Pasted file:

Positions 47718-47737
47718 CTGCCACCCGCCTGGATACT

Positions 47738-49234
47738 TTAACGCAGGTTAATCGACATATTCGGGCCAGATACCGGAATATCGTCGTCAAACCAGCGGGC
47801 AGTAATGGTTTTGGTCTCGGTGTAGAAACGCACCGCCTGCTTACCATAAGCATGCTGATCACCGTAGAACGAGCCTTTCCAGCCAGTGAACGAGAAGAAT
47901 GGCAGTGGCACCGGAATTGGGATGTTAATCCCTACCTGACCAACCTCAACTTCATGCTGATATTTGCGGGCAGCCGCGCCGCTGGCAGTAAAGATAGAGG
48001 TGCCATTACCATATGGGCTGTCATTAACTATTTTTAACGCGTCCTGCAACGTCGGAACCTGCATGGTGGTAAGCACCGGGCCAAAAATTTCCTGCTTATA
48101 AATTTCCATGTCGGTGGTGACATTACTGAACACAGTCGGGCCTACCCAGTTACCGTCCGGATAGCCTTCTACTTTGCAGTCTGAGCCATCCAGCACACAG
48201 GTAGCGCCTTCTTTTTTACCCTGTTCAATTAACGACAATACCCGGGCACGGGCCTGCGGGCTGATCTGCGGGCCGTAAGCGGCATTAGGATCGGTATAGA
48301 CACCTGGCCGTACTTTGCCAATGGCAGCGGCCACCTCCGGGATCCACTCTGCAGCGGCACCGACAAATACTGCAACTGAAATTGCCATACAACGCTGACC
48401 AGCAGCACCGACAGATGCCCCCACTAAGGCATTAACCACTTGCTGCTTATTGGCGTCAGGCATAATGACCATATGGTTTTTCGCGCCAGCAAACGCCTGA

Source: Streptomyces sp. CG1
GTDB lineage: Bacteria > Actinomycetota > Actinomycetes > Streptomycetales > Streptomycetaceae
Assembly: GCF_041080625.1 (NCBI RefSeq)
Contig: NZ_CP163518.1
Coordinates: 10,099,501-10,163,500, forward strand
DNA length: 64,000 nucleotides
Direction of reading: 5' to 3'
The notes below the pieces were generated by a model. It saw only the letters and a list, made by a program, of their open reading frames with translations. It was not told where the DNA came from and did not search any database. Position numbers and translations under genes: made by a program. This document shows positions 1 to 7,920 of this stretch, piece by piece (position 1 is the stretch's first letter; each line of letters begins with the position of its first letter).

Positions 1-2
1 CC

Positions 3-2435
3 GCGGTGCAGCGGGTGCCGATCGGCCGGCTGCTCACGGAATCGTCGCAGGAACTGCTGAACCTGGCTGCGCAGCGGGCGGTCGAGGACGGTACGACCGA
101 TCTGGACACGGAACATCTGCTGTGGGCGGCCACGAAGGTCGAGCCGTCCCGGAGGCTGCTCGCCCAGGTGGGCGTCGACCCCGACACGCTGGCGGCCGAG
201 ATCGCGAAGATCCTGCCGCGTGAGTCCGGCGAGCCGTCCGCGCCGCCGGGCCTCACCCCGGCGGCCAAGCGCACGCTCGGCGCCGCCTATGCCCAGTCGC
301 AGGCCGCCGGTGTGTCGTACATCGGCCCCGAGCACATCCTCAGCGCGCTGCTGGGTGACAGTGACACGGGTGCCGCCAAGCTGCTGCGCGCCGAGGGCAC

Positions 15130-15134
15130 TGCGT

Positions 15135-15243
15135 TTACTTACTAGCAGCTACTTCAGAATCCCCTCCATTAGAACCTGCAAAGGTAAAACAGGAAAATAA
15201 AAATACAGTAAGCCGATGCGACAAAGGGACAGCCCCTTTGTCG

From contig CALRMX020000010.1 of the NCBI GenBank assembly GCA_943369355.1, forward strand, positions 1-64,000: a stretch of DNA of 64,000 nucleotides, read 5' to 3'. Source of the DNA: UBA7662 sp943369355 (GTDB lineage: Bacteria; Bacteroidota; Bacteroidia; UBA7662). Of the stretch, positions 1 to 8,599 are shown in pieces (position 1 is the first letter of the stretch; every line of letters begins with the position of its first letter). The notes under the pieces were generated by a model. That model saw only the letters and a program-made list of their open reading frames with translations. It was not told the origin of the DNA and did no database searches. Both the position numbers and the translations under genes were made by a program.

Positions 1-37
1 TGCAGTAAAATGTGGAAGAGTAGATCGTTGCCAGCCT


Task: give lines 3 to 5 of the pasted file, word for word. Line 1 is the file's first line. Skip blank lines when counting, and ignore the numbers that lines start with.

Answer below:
Positions 47738-49234
47738 TTAACGCAGGTTAATCGACATATTCGGGCCAGATACCGGAATATCGTCGTCAAACCAGCGGGC
47801 AGTAATGGTTTTGGTCTCGGTGTAGAAACGCACCGCCTGCTTACCATAAGCATGCTGATCACCGTAGAACGAGCCTTTCCAGCCAGTGAACGAGAAGAAT